Kingston Travel Guide
Kingston Travel Guide
Bustling, squalid and soulful, Kingston is the heart of one of the Caribbean's most alluring islands and offers visitors natural beauty, some urban ugliness, and a rollicking party scene:
A holiday in Kingston is best spent at one of the beach resorts adjacent to the city itself, but no one who visits Jamaica should miss out on exploring the interesting capital city. A Kingston holiday attracts reggae fanatics, Rastafarians, those interested in Caribbean art and music, and many a party animal keen to enjoy the vibey nightlife. The city is nestled in an idyllic tropical landscape with beautiful beaches on its doorstep and the Blue Mountains looming behind, beckoning birders and hikers onto its lush slopes.
Kingston is an enigmatic city, difficult to define, and with a culture that sets it slightly apart from the rest of the island nation. Parts of the inner-city can be dangerous and are best avoided, but generally Kingston is welcoming and captivating, combining the legacy of famous sons like Bob Marley with a forward-looking, modern drive.
Best time to visit Kingston
Holiday in Kingston any time of year and you are assured of sunshine and sultry tropical days and nights. Mountains shelter the city from most of the rain, so even if you travel to Kingston during the Caribbean rainy season (May to November), you are unlikely to have tropical storms spoiling your fun. Having said that, most visitors prefer to avoid the hurricane season in Jamaica (June to November) and tourism peaks in the dry season between mid-December and mid-April. Read more on Kingston's Climate and Weather.
What to see in Kingston
-Celebrate Jamaica's most iconic native son at the Bob Marley Museum.
-Explore Devon House, a wonderful example of Jamaican Georgian architecture.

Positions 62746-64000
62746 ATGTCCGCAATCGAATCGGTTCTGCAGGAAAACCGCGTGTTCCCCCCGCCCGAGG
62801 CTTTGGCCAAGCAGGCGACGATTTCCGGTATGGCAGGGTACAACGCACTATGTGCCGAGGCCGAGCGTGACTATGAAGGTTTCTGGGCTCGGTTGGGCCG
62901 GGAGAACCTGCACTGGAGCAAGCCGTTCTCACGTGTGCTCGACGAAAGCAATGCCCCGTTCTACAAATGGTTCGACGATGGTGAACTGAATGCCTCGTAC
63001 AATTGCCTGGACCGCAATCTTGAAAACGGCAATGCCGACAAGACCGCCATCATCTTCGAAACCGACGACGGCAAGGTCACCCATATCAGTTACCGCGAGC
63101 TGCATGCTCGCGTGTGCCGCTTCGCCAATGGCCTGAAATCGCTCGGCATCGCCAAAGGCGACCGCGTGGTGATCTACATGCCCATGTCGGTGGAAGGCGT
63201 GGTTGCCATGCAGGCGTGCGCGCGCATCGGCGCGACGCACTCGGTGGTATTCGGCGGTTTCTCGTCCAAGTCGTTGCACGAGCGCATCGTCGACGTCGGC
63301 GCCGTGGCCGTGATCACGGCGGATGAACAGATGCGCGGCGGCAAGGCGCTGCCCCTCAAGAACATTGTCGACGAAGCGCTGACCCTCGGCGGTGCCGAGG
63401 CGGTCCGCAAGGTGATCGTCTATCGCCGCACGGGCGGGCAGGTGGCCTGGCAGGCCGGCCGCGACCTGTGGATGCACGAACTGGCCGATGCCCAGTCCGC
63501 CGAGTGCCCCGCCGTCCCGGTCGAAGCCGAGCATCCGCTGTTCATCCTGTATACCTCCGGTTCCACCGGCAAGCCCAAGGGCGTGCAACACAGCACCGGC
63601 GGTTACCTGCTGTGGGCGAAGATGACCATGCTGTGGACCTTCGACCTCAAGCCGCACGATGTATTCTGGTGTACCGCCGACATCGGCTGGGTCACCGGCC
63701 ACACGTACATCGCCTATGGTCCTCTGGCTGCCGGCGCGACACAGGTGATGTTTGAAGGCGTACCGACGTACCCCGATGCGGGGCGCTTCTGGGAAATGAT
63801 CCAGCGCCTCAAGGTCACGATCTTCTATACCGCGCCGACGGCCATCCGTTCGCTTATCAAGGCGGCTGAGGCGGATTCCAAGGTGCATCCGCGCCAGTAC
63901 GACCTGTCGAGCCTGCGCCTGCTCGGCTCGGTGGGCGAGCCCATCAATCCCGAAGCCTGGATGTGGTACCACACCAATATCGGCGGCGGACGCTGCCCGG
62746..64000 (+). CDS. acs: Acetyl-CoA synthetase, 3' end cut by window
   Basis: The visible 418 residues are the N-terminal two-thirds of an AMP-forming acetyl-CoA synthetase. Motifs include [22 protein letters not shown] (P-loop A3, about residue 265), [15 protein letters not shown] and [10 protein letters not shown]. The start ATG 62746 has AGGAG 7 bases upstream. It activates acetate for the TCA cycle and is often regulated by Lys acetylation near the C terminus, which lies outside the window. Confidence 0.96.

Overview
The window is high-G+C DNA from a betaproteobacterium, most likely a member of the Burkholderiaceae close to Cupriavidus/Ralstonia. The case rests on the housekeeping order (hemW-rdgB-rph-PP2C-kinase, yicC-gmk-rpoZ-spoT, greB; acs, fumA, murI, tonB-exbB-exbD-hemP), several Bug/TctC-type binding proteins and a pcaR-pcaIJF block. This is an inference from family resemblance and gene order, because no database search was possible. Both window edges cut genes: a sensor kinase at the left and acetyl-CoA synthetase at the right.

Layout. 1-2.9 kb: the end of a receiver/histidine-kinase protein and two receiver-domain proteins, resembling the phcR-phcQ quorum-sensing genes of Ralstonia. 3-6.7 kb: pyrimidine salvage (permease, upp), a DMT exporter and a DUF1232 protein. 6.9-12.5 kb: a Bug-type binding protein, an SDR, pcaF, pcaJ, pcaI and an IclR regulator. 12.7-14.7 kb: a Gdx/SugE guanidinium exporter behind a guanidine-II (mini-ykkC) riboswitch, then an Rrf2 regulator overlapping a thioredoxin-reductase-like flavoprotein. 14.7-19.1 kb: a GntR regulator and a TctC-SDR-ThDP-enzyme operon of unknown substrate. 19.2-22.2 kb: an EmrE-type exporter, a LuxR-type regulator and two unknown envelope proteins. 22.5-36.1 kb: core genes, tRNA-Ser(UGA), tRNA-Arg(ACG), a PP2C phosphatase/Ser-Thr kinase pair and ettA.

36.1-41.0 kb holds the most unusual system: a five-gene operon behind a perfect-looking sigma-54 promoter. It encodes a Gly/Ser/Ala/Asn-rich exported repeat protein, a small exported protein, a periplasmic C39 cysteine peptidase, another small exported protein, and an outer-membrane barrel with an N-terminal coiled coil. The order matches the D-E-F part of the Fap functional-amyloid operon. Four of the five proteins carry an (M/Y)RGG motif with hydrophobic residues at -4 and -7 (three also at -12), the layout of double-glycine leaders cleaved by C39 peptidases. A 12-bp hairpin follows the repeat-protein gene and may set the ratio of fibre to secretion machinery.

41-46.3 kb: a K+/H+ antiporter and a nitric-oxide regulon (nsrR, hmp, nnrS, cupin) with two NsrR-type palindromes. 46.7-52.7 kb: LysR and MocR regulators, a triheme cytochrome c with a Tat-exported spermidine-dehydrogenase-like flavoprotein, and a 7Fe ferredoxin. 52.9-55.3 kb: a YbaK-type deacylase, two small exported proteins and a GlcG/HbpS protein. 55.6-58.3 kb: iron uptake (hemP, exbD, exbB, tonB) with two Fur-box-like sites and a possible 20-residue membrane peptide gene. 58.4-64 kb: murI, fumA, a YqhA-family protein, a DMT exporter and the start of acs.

-Learn about Jamaican art at the National Gallery.
-Admire the historic old buildings of picturesque Spanish Town.
What to do in Kingston
-Hike one of the stunning trails in the Blue Mountains.
-Enjoy a picnic in the tropical beauty of the Hope Botanical Gardens.
-Visit the Jablum Coffee Company and sample their famous Blue Mountain coffee.
-Stroll around the old pirate hangout of Port Royal.
Kingston is most commonly used as a springboard or starting point for travel further afield in Jamaica. Port Antonio, separated from Kingston by the Blue Mountains, is a popular destination, and Ocho Rios is also close by. Two other favourite beach resort destinations are Montego Bay and Negril, and although they are on the other side of the island, Jamaica is small enough to allow for such travel.
The main gateway to the beaches and resorts of Jamaica, Norman Manley Kingston International Airport is located 11 miles (18km) southeast of Kingston. The airport is undergoing an extensive renovation which will only be complete in 2022, but it is a modern and convenient airport, if a little chaotic. There are regular cheap flights to Kingston from the US and the UK. Get more information on Airports in Kingston.
Did you know?
-Kingston was founded in 1692, as a refuge for survivors of the earthquake that destroyed Port Royal.
-Traditionally, Queen Elizabeth II is still considered Queen of Jamaica.
-Kingston boasts the world's seventh largest natural harbour.
Spanish Town , Kingston © Jamaica Tourist Board
The capital of Jamaica, Kingston jives to the beat of the infectious reggae music that was born here and has swept through the world. It is the largest English-speaking city south of Miami, lying on a wide plain with the world's seventh-largest natural harbour to the south, and the Blue Mountains behind.
Jamaica itself may have the image of being laid back and rather slow, but cosmopolitan Kingston moves at a fast pace, in keeping with its importance as the dominant force on the island politically, commercially and culturally.
Tourists tend not to stay in Kingston as such, generally heading for the northern and western beaches and resorts instead, but the city does have a wide array of historical and cultural attractions, not to mention a very sophisticated and sizzling nightlife.
Kingston was founded in 1692 after the demise of nearby Port Royal, the former capital, which was devastated by an earthquake. Port Royal was known as the 'wicked city', being the haunt of decadent aristocrats and swashbuckling pirates. Kingston has tried to be more dignified, but it is a little grimy and crime is rife. There are also some inner-city neighbourhoods to avoid, which are more prone to drug-related killings and gang violence.